Rock the Boat

Abstract

Level with rock in boat is  indicated by the blue line.
Level with rock in boat is
indicated by the blue line.

A person sits in a boat on a pond holding a rock. If she throws the rock in the water, does the level of the pond go up, stay the same, or drop?

Portable

Yes

Principles Illustrated

When the rock is thrown  overboard the level of the  pond goes down.
When the rock is thrown
overboard the level of the
pond goes down.

The water level of the pond drops! Surprised? Here’s why the water level drops: When the rock sits on the bottom of the lake it displaces its own volume. But sitting in the boat it displaces its weight in water. The density of rock is greater than the density of water, so the rock displaces more than its own volume when it sits in the boat and thus raises the water level of the pond more than it does when sitting on the floor of the pond.

NCEA & Science Curriculum

Fluids are not part of the NCEA physics curriculum but this is a great logic problem and it makes a great extension.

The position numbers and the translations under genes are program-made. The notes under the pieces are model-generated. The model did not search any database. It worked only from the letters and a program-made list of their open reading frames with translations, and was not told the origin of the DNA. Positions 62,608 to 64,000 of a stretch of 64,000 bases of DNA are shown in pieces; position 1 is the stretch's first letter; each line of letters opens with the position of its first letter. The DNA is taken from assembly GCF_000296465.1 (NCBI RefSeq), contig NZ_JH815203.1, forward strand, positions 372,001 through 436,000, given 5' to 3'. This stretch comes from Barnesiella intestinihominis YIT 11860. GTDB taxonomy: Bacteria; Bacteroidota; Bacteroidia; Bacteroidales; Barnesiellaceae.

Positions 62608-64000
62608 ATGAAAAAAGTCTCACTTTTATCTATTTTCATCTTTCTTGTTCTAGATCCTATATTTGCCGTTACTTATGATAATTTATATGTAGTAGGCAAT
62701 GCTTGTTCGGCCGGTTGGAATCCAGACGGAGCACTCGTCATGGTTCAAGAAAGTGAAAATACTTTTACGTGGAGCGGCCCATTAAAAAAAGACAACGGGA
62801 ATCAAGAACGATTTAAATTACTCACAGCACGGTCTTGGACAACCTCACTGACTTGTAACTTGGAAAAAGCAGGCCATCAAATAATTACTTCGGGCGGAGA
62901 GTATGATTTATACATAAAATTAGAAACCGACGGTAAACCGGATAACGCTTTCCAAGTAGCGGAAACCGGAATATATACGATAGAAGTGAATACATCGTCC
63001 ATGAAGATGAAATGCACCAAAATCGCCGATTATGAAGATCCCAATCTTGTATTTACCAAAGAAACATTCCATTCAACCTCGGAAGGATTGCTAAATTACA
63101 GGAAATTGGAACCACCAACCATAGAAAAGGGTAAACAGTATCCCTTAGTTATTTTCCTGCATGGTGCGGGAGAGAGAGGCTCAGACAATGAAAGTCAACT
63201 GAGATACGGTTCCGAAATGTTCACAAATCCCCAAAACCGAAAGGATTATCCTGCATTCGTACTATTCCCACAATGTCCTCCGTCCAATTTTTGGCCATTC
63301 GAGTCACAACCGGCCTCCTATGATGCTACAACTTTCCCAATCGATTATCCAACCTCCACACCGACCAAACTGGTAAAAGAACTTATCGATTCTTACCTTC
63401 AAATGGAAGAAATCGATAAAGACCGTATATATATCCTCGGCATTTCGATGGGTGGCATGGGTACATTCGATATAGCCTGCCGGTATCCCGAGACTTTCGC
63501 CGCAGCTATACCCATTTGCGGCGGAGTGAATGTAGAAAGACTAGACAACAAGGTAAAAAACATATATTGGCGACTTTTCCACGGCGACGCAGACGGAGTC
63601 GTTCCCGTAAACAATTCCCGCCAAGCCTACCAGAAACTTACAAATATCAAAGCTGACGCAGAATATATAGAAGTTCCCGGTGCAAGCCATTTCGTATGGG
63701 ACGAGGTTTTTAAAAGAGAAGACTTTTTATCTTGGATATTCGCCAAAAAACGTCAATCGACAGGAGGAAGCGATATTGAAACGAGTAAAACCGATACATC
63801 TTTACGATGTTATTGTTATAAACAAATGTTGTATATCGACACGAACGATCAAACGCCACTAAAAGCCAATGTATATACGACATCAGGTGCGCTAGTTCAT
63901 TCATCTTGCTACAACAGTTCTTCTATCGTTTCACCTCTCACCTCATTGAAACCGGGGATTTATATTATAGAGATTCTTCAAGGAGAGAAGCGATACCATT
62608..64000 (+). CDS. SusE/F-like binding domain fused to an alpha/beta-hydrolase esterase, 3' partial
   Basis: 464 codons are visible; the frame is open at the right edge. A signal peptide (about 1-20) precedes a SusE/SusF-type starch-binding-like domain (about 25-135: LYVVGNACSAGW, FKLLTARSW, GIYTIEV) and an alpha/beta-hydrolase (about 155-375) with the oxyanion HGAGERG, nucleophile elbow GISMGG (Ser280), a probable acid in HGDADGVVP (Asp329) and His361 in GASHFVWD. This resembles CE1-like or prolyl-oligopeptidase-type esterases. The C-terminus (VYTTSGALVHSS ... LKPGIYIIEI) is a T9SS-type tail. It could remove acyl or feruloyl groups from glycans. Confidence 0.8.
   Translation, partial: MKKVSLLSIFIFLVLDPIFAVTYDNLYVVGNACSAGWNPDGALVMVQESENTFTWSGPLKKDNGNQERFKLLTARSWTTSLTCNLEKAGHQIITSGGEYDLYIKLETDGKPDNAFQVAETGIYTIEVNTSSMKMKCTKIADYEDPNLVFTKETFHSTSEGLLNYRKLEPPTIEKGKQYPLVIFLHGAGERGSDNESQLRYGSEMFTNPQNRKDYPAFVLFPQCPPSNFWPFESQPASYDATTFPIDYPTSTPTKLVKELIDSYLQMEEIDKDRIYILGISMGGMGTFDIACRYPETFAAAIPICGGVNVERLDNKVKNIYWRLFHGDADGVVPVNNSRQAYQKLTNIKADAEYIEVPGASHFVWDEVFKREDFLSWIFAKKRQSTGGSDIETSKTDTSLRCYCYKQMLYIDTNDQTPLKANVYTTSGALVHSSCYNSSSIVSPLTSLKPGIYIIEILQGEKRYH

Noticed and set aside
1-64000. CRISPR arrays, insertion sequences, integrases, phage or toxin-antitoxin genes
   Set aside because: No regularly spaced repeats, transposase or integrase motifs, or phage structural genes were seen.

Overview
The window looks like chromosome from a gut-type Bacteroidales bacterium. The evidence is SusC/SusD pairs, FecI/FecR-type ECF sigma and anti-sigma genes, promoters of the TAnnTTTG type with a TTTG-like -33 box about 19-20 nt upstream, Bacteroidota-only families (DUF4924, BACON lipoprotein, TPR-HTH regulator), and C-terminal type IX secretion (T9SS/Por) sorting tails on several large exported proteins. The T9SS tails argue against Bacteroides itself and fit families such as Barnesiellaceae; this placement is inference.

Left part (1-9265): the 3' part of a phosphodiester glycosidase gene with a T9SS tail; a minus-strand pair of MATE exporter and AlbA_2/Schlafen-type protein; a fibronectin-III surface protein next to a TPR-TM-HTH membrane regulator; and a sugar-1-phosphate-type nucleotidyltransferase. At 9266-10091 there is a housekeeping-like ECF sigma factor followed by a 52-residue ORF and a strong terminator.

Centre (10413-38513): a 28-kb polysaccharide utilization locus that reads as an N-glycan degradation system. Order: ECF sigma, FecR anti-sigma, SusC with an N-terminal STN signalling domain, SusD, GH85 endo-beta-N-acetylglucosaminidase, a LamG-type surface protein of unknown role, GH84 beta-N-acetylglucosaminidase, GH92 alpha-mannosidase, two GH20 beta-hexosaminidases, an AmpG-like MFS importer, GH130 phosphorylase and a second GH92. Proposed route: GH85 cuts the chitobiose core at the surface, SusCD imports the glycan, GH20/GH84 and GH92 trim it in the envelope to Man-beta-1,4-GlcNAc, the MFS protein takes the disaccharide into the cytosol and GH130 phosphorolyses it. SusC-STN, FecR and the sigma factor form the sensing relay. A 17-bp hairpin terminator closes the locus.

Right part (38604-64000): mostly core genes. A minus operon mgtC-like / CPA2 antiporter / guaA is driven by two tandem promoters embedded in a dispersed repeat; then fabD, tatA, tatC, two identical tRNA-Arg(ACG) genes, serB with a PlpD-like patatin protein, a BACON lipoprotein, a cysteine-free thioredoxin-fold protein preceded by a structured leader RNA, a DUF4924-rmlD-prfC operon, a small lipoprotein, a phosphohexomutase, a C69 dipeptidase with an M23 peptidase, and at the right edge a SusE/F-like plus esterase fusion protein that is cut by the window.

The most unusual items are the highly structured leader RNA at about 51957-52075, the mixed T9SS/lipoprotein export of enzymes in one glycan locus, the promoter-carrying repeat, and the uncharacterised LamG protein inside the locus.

Instructions

The boat and the rock.  Some additional mass  is added to the bottom  of the boat to keep  it upright in the water.
The boat and the rock.
Some additional mass
is added to the bottom
of the boat to keep
it upright in the water.

The top of a drink bottle makes a good boat. Put a bit of mass in the top of the bottle (bottom of the boat) to keep it upright, and then add the rock. We uses 100 g of brass in the photos above for a rock. Mark the level on the pond and then remove the rock and put it in the pond. The level goes down. This is a good demonstration for use with clickers and peer instruction.

Safety

Be careful with electronics around water.

Individual teachers are responsible for safety in their own classes. Even familiar demonstrations should be practised and safety-checked by individual teachers before they are used in a classroom.

Related Resources

Archimedes Principle

Teaching Resources

Would you like to contribute lesson suggestions? Contact us.

Credits

This teaching resource was developed with support from

The MacDiarmid Institute
Faculty of Science, Victoria University of Wellington
School of Chemical and Physical Sciences, Victoria University of Wellington

Copyright

Copyright and fair use statement